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Will you help even more people affected by stroke with a simple tick for Gift Aid?
This two-page communication licence displays your individual needs. This will help carers and professionals learn how to best support you.
Complete this online declaration form if you would like to add Gift Aid to your individual donation.
There are a number of tools available to help people with Aphasia communicate.
This page explains why many people have communication problems after a stroke, what kinds of problems they may have and how speech and language therapy can help.
About one-third of stroke survivors are left with aphasia. This is a language disorder that disrupts the production and comprehension of speech, as well as reading and writing. This study will investigate whether a support group intervention can be delivered remotely to people with aphasia through a virtual island platform called Eva Park.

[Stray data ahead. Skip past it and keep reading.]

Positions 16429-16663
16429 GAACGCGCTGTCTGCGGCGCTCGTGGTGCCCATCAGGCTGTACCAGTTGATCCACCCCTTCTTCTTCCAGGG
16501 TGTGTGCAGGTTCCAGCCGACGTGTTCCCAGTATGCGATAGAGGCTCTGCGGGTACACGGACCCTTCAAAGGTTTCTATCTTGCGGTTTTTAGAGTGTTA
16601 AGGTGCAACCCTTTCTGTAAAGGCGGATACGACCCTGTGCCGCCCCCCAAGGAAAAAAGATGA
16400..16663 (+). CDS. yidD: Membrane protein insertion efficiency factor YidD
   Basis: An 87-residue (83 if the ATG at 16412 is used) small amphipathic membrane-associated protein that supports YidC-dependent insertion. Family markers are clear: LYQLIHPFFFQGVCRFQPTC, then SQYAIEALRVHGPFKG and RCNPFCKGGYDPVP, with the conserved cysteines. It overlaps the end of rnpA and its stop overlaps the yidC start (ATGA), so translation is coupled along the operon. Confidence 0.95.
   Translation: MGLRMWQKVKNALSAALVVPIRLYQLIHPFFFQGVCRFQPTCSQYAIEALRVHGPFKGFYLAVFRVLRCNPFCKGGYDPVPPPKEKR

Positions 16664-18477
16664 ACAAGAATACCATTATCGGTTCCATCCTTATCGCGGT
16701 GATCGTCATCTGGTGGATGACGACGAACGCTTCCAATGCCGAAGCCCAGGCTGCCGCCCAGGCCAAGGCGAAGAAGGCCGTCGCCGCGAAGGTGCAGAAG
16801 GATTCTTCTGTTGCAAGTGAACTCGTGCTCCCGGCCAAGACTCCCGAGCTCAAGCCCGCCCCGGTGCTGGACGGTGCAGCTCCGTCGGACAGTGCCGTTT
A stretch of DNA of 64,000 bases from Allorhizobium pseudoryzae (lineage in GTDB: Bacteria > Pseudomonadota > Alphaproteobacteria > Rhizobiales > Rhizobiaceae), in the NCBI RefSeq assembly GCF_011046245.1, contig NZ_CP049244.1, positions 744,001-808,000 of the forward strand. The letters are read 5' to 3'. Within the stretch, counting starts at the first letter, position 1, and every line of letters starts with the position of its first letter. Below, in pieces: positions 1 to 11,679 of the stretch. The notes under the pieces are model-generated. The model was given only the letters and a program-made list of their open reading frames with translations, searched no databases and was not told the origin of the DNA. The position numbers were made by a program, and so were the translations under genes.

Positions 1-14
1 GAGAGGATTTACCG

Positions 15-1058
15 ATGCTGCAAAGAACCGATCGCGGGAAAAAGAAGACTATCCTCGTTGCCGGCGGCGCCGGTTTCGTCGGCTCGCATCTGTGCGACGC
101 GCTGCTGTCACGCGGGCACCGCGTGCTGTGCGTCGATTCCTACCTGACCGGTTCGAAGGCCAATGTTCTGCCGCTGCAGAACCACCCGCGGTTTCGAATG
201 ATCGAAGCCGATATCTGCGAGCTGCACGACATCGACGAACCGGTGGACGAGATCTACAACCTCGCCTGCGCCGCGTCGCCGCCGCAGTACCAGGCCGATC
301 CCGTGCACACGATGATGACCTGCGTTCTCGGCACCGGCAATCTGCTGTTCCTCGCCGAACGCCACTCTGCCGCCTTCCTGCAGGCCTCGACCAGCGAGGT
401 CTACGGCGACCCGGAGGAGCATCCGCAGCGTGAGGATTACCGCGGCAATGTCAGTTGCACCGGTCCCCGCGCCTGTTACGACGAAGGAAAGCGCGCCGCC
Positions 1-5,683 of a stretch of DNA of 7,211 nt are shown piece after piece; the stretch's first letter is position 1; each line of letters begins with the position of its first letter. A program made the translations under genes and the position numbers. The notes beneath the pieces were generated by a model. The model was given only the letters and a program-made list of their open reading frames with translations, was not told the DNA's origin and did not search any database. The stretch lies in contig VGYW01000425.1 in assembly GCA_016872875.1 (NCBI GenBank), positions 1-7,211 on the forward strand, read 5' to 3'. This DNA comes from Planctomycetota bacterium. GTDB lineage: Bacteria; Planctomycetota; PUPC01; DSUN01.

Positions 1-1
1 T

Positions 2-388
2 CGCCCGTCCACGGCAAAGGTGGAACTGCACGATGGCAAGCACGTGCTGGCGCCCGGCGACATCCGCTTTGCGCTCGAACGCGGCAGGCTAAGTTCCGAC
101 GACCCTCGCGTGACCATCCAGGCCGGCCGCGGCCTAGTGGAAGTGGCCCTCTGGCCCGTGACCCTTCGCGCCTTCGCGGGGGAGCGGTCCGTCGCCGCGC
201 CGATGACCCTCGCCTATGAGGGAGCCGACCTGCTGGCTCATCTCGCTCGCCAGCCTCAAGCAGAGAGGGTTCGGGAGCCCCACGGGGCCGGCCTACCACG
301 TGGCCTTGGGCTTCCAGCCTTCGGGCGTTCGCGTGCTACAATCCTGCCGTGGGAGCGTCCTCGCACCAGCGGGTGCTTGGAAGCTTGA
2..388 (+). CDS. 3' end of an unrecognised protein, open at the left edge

This project will develop a special therapy area within ‘Second Life’, an existing virtual reality world on the internet. It will be protected so that only other people with aphasia and specially trained support workers can take part.
Around a third of stroke survivors suffer from aphasia, a language disorder which can affect speech, comprehension and reading and writing skills. The Stroke Association has the skills and experience to help people with these communication disabilities.
On 24 February 2015, researchers at City University launched The CommuniCATE project, looking at enhancing Communication in Aphasia through Technology and Education.